Stocktake: Investor sentiment turns cautious

Since July 2020, corporate profit margins are expected to fall

Stocks sold off last week following hawkish comments from the Federal Reserve. Even before the sell-off, however, there were signs market sentiment was becoming more cautious.

According to Bank of America’s latest fund manager survey, global growth expectations have fallen “drastically”, to their lowest level since April 2020. Similarly, for the first time since July 2020, corporate profit margins are expected to fall.

The net percentage of managers taking above-average risk has fallen from a peak of 25 per cent in February to 3 per cent today. European investors have raised their cash holdings to the highest level in a year. Investors have turned especially wary about emerging markets, which have gone "from favourite to forgotten", as Topdown Charts' Callum Thomas put it.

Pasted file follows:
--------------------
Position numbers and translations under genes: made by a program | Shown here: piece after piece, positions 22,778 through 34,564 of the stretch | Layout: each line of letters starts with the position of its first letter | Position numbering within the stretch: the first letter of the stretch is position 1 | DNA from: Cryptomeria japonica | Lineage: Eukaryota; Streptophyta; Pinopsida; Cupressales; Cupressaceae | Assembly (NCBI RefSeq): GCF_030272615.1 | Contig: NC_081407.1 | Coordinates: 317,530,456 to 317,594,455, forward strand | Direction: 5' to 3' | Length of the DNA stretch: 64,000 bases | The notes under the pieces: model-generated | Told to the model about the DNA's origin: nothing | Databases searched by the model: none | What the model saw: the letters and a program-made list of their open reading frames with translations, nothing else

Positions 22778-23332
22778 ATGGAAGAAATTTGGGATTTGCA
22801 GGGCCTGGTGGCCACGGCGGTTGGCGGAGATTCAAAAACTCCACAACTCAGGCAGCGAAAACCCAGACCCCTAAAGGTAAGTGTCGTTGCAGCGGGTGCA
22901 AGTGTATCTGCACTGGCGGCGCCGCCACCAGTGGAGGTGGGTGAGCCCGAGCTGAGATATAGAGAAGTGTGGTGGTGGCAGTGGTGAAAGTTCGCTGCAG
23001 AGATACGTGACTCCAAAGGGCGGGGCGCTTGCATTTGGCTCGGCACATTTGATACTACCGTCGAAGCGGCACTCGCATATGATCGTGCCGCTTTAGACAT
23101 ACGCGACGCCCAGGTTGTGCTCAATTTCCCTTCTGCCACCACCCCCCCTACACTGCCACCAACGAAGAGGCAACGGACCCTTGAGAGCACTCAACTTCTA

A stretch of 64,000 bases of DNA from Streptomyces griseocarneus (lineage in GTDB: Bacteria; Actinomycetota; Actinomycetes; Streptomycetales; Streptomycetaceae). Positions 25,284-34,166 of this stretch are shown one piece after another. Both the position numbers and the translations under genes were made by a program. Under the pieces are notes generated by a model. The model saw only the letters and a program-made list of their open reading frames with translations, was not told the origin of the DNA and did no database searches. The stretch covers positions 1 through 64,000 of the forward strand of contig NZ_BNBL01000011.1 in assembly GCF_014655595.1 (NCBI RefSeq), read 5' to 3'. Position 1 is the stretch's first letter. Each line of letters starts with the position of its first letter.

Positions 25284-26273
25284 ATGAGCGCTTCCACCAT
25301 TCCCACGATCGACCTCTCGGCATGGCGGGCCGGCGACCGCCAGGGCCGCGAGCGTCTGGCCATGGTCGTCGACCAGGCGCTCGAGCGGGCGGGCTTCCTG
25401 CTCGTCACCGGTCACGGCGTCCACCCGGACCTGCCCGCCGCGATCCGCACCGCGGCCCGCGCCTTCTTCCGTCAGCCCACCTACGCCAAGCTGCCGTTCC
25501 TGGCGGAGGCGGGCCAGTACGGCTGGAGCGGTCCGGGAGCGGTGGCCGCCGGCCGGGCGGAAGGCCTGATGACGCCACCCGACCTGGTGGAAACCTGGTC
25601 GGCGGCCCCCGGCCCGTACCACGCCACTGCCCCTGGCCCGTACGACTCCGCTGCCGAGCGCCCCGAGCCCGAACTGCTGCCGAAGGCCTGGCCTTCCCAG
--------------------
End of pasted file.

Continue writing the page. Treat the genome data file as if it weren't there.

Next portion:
Still, the TINA trade (there is no alternative to stocks) remains alive and well, with most fund managers remaining overweight global stocks.


Other sentiment surveys suggest a similar picture. Sentiment is "in favour of bulls but not to any sort of extreme", says Bespoke Investment, pointing to recent readings of the National Association of Active Investment Managers' Exposure Index and the Investors Intelligence survey of equity newsletter writers. Retail investment sentiment, as measured by the weekly American Association of Individual Investors polls, is around its historical average.

US stocks have hit all-time highs every month this year but sentiment is not excessive. This cautious investor positioning, argued JPMorgan strategist Marko Kolanovic recently, is another reason why the rally may have further room to run.